Trust Index: No, San Antonio is not forcing people into quarantine detention centers

City offers hotel rooms to people who have tested positive for COVID-19, but it is not mandatory

COVID-19 related signs are posted to the entrance to Ott Elementary School in San Antonio on Aug. 11, 2020.

SAN ANTONIO – A recent Facebook post incorrectly claimed that city officials have forced people into quarantine centers amid the COVID-19 pandemic.

In a neighborhood Facebook group, a woman asked if anyone knew someone who was “forced” into a quarantine detention center after testing positive for COVID-19.

“This is not a joke, I couldn’t believe it myself,” The post read. “How is this legal?”

A Facebook post claimed people have been forced into quarantine San Antonio. (KSAT)

The city’s Department of Human Services offers hotel rooms to people who have tested positive for COVID-19, but have no way of safely isolating, according to the Roland Martinez, the department’s public relations manager.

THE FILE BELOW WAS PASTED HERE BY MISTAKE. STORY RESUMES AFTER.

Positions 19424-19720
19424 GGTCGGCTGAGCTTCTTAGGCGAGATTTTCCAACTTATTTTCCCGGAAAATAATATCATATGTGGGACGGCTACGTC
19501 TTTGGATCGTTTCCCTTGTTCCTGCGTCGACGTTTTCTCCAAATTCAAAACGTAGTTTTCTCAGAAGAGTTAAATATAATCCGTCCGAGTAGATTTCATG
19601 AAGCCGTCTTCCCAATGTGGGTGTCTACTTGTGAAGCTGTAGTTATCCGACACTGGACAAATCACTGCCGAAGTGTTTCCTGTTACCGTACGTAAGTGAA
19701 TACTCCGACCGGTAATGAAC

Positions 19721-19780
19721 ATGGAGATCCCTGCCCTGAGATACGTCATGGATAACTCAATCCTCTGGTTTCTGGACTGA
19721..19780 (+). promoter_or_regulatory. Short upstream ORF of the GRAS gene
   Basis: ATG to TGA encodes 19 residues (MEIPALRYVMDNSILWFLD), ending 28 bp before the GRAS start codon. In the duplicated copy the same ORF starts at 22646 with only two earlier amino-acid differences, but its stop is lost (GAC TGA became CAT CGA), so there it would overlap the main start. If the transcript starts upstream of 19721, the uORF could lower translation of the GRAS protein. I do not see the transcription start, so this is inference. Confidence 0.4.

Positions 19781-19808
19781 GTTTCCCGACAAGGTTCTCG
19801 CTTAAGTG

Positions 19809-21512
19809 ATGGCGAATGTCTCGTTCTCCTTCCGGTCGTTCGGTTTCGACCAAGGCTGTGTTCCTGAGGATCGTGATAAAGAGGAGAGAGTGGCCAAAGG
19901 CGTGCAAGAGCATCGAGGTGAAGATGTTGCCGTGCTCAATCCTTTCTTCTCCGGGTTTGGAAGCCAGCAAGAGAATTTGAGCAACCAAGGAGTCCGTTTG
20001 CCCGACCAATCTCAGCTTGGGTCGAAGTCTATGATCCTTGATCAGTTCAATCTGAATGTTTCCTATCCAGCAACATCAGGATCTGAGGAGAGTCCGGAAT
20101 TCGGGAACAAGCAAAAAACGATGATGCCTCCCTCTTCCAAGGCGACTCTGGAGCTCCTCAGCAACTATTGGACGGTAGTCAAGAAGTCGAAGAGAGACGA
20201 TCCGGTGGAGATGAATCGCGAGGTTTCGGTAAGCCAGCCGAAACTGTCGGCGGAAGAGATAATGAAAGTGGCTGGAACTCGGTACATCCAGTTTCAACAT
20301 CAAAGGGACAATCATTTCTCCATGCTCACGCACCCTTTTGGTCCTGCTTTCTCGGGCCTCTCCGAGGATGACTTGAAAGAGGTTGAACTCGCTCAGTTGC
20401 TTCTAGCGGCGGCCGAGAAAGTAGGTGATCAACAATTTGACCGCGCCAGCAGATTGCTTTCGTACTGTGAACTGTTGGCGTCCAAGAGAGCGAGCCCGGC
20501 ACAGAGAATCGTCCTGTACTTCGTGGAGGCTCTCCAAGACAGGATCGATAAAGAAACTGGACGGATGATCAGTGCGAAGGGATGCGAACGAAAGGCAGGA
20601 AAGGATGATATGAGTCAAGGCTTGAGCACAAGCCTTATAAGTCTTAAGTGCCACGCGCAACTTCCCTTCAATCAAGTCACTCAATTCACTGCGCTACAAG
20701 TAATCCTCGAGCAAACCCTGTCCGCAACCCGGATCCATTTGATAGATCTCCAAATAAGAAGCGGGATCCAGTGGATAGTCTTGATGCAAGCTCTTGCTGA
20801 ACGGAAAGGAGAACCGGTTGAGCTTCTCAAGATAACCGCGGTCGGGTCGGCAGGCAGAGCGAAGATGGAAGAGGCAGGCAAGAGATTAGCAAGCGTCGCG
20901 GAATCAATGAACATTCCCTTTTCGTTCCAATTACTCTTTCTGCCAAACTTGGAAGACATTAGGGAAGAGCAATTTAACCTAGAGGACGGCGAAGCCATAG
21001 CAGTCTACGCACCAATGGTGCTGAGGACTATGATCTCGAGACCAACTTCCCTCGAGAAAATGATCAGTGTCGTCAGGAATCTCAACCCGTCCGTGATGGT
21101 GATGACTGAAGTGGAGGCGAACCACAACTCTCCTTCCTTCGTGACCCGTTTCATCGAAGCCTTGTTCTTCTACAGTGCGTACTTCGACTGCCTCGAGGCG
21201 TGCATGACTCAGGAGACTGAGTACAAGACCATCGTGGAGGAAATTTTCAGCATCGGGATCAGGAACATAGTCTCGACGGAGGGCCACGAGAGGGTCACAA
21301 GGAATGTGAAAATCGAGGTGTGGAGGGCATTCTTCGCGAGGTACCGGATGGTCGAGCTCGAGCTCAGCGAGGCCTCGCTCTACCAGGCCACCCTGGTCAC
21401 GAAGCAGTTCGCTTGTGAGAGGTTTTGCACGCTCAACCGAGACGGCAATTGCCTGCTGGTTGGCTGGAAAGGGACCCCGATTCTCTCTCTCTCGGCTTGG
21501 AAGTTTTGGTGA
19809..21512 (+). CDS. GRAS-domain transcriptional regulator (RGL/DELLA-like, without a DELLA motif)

“The hotel is not mandatory at all,” Martinez said in an email to KSAT 12 News. “Clients entering the hotel facility are under no obligation to remain there.”

Martinez said most of the hotel rooms are for clients referred from homeless shelters, though Metro Health has also established an eligibility protocol for other residents too.

Guests are asked to stay in their rooms for roughly 10 days, when they are no longer contagious. People are allowed to leave the hotel early, but not allowed to re-enter, Martinez said.

The city’s use of hotel rooms is not new. Last year, the city had up to 840 available hotel rooms for people who were infected by the virus.

San Antonio has seen a surge in COVID-19 cases since July amid the spread of the Delta variant. As of Friday, Bexar County was reporting a 7-day average of 1,126 new cases a day. Hospitals reported 1,365 patients with COVID-19, 394 who are in the ICU and 257 who are on ventilators. The county’s death toll stands at 3,817. Seventy-one of those deaths have been reported in the past week.

Read more:


About the Author:

Fares Sabawi has been a journalist in San Antonio for four years. He has covered several topics, but specializes in crime, courts, open records and data visualization.